Paying the freight
State inmates may be locked out
This is an archived article that was published on sltrib.com in 2011, and information in the article may be outdated. It is provided only for personal research purposes and may not be reprinted.

Critics of the Utah Legislature often find themselves in shooting-fish-in-a barrel mode, as our state lawmakers decry all the requirements imposed upon the state by federal government, then turn around and offload the responsibilities or costs of government services onto cities, counties and school districts.

Thus it should not pass without notice that at least one member of the Utah House is asking the state to live up to its responsibilities and at least take steps toward covering the costs of the state prisoners who are held in county jails.

It would be expensive. Even the sponsor of the yet-to-be-drafted bill, Kanab Republican Rep. Mike Noel, is looking at a phase-in of a plan that would make the counties, and their taxpayers, bear less of the burden of a state corrections system that isn't able to do its own job without help.

Noel would pony up an initial $13 million just to keep part of the promise that the state made to counties years ago, a promise that the state would pay counties 70 percent of what it costs Utah to house an inmate in the state's own prisons.

It might seem like a pretty sweet deal for the state to save 30 percent on the cost of one inmate by shifting the responsibility to a county lock-up. But the state isn't even keeping up with that promise. The cost of filling a state prison bed runs about $77 a day, but counties who take in state prisoners are getting between $16 and $45.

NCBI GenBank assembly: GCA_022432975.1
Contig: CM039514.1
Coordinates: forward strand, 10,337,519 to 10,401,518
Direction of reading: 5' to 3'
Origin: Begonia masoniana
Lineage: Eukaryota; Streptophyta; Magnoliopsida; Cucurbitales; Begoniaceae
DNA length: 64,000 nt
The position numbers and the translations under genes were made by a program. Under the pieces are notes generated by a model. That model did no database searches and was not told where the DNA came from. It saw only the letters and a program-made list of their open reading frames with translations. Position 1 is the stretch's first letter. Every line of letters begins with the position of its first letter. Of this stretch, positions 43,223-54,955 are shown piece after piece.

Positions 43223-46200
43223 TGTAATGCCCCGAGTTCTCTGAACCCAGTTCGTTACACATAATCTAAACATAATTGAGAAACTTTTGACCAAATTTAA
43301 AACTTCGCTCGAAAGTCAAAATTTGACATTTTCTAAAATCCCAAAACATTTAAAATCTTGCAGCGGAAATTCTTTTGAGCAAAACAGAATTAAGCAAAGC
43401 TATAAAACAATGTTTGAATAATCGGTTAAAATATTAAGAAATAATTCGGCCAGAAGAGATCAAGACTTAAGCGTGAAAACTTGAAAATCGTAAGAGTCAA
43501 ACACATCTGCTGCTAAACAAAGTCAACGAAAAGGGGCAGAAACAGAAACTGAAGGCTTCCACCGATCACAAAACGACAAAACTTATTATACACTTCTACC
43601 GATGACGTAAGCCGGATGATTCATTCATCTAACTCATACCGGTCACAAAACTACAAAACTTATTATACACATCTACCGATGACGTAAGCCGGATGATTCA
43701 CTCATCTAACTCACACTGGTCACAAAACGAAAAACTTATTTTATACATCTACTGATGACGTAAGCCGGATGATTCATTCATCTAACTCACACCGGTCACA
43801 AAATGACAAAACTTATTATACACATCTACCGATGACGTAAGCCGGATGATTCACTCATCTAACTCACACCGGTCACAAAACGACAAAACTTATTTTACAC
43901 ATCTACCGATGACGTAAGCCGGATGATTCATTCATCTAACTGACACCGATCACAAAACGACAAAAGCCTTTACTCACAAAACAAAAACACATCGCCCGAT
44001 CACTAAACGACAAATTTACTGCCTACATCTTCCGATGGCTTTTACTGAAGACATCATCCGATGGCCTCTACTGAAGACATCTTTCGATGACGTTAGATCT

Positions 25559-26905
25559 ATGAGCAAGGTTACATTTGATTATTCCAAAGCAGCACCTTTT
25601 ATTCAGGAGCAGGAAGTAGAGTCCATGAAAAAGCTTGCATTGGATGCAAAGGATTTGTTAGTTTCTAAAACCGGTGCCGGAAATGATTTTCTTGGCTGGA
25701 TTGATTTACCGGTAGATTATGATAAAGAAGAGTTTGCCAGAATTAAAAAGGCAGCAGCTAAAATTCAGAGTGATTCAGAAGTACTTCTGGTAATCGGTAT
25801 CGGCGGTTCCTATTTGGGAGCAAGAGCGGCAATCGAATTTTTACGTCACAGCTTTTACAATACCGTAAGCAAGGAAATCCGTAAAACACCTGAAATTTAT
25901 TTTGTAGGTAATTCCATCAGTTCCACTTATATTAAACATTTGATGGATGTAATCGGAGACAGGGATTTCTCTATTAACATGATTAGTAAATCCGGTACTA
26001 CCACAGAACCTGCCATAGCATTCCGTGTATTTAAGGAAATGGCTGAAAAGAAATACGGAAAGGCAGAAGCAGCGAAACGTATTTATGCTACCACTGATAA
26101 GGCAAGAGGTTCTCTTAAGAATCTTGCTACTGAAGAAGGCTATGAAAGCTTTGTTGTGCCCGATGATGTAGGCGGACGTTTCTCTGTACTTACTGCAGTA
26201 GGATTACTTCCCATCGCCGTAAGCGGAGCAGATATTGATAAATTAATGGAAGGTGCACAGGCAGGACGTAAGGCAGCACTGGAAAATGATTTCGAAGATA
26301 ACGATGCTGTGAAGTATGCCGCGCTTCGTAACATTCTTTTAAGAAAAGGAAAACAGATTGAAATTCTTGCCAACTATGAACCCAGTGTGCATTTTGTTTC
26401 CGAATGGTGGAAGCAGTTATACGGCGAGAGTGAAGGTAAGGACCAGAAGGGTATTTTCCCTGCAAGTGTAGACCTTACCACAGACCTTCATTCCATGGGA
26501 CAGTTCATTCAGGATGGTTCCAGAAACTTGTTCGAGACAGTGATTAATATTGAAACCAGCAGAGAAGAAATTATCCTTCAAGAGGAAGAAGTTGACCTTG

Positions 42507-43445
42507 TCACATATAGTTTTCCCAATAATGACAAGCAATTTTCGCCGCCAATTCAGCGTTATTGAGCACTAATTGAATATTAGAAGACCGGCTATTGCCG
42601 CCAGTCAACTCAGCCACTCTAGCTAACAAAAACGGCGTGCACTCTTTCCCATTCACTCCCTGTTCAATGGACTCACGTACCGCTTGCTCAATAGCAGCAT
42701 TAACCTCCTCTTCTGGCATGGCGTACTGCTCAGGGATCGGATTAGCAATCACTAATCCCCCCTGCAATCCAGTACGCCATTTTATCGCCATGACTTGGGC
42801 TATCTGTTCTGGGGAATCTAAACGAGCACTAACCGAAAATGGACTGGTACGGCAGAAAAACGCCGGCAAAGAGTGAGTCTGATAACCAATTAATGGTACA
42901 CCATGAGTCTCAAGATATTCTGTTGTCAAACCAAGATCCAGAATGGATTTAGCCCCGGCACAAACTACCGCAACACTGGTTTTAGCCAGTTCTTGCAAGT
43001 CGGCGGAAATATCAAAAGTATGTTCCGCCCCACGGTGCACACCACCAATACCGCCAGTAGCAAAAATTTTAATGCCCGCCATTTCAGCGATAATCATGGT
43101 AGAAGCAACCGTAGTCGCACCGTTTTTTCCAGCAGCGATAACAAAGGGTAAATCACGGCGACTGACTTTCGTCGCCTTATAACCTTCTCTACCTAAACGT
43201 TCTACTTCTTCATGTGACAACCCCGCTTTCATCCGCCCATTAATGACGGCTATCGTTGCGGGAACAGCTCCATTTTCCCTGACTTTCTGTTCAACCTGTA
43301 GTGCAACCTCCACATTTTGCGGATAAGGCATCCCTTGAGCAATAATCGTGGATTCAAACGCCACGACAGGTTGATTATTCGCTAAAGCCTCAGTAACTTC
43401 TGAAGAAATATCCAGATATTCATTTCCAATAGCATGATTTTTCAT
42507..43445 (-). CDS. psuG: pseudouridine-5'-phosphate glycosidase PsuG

The issue goes beyond questions of fairness or even of worrying whether some counties, especially those with smaller tax bases, can really afford to keep providing jail space at that rate (and beyond the fact that Noel's son happens to be the sheriff of Beaver County). Utahns really do have to ponder what will happen when one or more counties decide that they can no longer bear to operate this way.

When they do, and tell the state they can't afford to take in any more prisoners, the state will have both a long-term and a short-term decision to make. The long-term choice is whether to build more prisons. The short-term concern is that the state will just have to release some of its prisoners sooner, perhaps much sooner, than they had planned.

A clear-eyed review of the situation might show that some, perhaps many, of the people now held in jail don't really need to be there. Both the inmates and the rest of us might be a lot better off if small-time, nonviolent criminals spent less time locked up, especially if they would benefit from substance-abuse rehab.

But that is a decision that should be made carefully, and by considering the merits of individual programs, not in a panic when the counties start locking out the state.